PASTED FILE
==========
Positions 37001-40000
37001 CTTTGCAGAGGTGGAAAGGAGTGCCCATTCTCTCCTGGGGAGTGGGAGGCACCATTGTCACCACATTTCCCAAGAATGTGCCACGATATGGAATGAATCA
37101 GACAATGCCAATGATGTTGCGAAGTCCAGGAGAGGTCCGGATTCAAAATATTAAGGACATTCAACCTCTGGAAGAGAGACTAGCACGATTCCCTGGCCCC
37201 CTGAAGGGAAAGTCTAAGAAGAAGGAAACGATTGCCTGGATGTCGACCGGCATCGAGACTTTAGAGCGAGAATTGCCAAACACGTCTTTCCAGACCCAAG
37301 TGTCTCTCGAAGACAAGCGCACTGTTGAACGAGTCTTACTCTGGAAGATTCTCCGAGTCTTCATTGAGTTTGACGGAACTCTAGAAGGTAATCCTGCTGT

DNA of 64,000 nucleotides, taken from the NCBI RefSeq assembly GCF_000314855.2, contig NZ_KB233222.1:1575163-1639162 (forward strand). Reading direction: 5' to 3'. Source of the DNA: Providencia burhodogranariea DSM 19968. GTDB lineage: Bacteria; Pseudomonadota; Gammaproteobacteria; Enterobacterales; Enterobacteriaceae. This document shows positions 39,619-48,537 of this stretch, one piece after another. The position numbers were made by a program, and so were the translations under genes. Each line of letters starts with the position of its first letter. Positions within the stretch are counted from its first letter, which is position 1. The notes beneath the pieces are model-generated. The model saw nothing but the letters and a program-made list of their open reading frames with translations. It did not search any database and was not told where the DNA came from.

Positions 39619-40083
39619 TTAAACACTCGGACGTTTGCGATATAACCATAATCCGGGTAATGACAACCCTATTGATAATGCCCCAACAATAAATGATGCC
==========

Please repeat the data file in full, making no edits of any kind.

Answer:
Positions 37001-40000
37001 CTTTGCAGAGGTGGAAAGGAGTGCCCATTCTCTCCTGGGGAGTGGGAGGCACCATTGTCACCACATTTCCCAAGAATGTGCCACGATATGGAATGAATCA
37101 GACAATGCCAATGATGTTGCGAAGTCCAGGAGAGGTCCGGATTCAAAATATTAAGGACATTCAACCTCTGGAAGAGAGACTAGCACGATTCCCTGGCCCC
37201 CTGAAGGGAAAGTCTAAGAAGAAGGAAACGATTGCCTGGATGTCGACCGGCATCGAGACTTTAGAGCGAGAATTGCCAAACACGTCTTTCCAGACCCAAG
37301 TGTCTCTCGAAGACAAGCGCACTGTTGAACGAGTCTTACTCTGGAAGATTCTCCGAGTCTTCATTGAGTTTGACGGAACTCTAGAAGGTAATCCTGCTGT

DNA of 64,000 nucleotides, taken from the NCBI RefSeq assembly GCF_000314855.2, contig NZ_KB233222.1:1575163-1639162 (forward strand). Reading direction: 5' to 3'. Source of the DNA: Providencia burhodogranariea DSM 19968. GTDB lineage: Bacteria; Pseudomonadota; Gammaproteobacteria; Enterobacterales; Enterobacteriaceae. This document shows positions 39,619-48,537 of this stretch, one piece after another. The position numbers were made by a program, and so were the translations under genes. Each line of letters starts with the position of its first letter. Positions within the stretch are counted from its first letter, which is position 1. The notes beneath the pieces are model-generated. The model saw nothing but the letters and a program-made list of their open reading frames with translations. It did not search any database and was not told where the DNA came from.

Positions 39619-40083
39619 TTAAACACTCGGACGTTTGCGATATAACCATAATCCGGGTAATGACAACCCTATTGATAATGCCCCAACAATAAATGATGCC